Mulligan and Blacklisting
Fundamentally, Gwent is a game of sequencing plays. The opening mulligan mirrors this principle: simply, sequencing matters.
The “blacklist” mechanic, coined by this article, is that mulliganing a card blacklists all other copies of that card for the rest of the mulligan. That is to say, all copies of any card you mulligan will not be able to be drawn back for the rest of the mulligan. Note that other mulligans such as the between-rounds mulligan and Francesca follow the same rule, although resetting the blacklist independently. This might seem like a strange and unintuitive mechanic, and while that’s true to a degree, if this mechanic weren’t in place, the mulligan would feel much less impactful, and it would be commonplace to waste at least one of your mulligans getting the same card back. The way this mechanic is implemented, however, lends itself to some gameplay implications, the most major of which being that it creates efficient mulligan sequencing. To illustrate this, let’s proceed to our first example scenario.
We have a few cards we don’t want to see here. Let’s ignore matchups and see that we already have 2 cards in our hand we absolutely don’t want there, the Blue Stripes Commando and the extra Temerian Infantryman, as both of those will be played from deck. In addition, as we mulligan the next three cards, there’s a significant chance of drawing back more copies of either of those cards. This is where mulligan sequencing comes into play. We know we have 2 Blue Stripes Commandos and 1 Temerian Infantryman in our deck. Knowing that the first card mulliganed can’t be drawn back, the first mulligan should be Blue Stripes Commando. If we mulligan the Temerian Infantry first, we actually have double the odds of drawing a dead card, in this case a Blue Stripes Commando.
So, lets say we mulligan the Blue Stripes Commando and get unlucky enough to draw Roach from it, another card that plays itself from your deck and that you don’t want in your hand. But we know we should mulligan a Temerian Infantryman next because even though we don’t want Roach in our hand, mulliganing the Infantryman will prevent us from drawing the third copy as the last two draws, while mulliganing Roach here won’t. So we do that and draw Phillipa Eilhart. Looking good, we can safely mulligan our Roach off last.
We started with what could have been a very bad hand, and managed to salvage the situation with a little luck and a little technique. By this point, some of you may have realized by this point that the first mulligan is the most important one. The first card blacklisted affects three draws, the second affects two, and the third only affects one. Given these rules, your first and second mulligans should almost always be different cards, and if you have something you want to get rid of but don’t need to blacklist, like roach, that’s a perfect candidate for the third mulligan. Now that we have a bit more of an understanding of the details behind this mechanic, let’s do another example.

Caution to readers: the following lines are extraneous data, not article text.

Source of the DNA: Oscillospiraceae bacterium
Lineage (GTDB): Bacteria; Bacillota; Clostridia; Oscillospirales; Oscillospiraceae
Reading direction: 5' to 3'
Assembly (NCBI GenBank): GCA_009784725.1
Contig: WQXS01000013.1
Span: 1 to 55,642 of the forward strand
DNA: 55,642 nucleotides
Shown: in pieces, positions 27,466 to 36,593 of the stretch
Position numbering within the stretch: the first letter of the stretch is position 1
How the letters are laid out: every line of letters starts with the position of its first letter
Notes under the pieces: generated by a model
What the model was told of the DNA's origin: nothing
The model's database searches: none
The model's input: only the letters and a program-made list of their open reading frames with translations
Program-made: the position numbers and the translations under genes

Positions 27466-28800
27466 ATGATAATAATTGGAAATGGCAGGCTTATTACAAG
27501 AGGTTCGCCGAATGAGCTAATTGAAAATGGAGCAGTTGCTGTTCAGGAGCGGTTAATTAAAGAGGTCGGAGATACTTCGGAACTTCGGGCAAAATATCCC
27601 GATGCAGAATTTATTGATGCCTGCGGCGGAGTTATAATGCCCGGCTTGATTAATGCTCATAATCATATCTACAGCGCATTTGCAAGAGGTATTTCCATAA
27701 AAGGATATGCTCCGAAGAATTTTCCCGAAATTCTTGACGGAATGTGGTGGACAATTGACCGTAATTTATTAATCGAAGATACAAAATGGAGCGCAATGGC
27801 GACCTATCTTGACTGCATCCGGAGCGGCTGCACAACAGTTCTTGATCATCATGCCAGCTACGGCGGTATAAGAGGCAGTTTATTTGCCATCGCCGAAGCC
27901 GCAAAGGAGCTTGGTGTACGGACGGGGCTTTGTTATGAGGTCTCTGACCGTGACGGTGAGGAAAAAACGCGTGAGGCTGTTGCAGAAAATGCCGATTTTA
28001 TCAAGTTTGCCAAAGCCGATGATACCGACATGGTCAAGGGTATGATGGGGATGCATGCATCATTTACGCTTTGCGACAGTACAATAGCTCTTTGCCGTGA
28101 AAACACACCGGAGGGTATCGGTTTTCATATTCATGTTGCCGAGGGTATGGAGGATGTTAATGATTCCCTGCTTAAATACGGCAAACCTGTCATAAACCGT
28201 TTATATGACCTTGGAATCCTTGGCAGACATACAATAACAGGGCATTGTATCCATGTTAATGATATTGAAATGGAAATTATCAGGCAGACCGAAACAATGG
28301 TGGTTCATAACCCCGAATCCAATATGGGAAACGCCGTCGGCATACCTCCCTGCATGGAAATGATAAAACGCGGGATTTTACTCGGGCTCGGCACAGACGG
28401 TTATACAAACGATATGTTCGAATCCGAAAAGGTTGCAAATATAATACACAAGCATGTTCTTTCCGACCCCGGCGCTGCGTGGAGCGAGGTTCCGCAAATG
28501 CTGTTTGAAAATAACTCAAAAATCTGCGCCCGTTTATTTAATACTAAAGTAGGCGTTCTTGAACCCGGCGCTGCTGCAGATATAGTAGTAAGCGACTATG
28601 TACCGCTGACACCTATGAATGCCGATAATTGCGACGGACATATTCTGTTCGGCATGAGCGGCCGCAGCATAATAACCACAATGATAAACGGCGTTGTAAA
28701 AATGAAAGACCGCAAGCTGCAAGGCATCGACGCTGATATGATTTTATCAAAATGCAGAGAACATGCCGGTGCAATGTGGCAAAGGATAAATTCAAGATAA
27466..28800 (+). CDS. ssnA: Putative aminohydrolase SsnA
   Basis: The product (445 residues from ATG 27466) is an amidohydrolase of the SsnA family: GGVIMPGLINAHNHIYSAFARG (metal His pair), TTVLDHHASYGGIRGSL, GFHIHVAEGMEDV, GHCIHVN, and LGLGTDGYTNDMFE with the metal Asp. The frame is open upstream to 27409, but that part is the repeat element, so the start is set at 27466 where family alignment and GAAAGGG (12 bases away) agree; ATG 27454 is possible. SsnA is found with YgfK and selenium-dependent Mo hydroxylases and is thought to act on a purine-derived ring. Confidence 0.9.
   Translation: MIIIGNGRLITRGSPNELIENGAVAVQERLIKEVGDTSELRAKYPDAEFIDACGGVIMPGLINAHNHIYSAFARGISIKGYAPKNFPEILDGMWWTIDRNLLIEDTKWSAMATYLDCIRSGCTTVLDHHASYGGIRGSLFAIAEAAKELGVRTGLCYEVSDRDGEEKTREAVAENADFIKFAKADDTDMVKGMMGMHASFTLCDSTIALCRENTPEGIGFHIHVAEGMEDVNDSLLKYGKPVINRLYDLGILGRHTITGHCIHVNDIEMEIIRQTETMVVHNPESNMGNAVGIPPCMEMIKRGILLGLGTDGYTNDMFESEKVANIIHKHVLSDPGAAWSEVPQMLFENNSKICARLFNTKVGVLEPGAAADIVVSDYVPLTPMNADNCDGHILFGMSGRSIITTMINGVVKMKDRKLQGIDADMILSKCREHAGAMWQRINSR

So, off the bat, we see we drew all of our pirates; definitely mulliganing two of those. At the same time though, you run three copies of clan brokvar hunter, and your opponent is a faction which gives you no real targets for them. So instead of mulliganing your pirates right away, why not start with the brokvar hunter to improve your draws? There’s one reason you might not want to do that. If you happen to draw roach (also in your deck) in the first two mulligans, he will be a more important mulligan than brokvar hunter. Here, you’re taking a risk. Do you mulligan your two pirates first, saving the potential to mulligan roach if he replaces one of them, or do you start with the brokvar hunter, guaranteeing that none of your three drawbacks will be hunters? Take a moment to think about it.
In this case, I would probably mulligan the brokvar hunter first. The odds of drawing roach in the first two draws is low (~10%), compared to the odds of drawing either brokvar hunter over three draws (25-30%) and brokvar hunter really isn’t that much better than roach in hand in this matchup. Indeed, even if roach is drawn, he can be mulliganed away in later rounds via the round 2 mulligan.
So hopefully you were able to learn a bit how to improve your opening hands, as Gwent is hugely determined by the cards you have available to you. Some may argue that the blacklisting mechanic shouldn’t exist, but if it didn’t, mulligans would be a lot more random and give much less control to the player, resulting in a noticeably more stochastic match result. Others may say that this mechanic is unfair because the game doesn’t explicitly state it and therefore a lot of people don’t know about it, and that’s exactly why this article was written. And who knows, maybe there are other hidden mechanics that will be found and written about. But until then, this was Swim, and I’ll see you guys next time.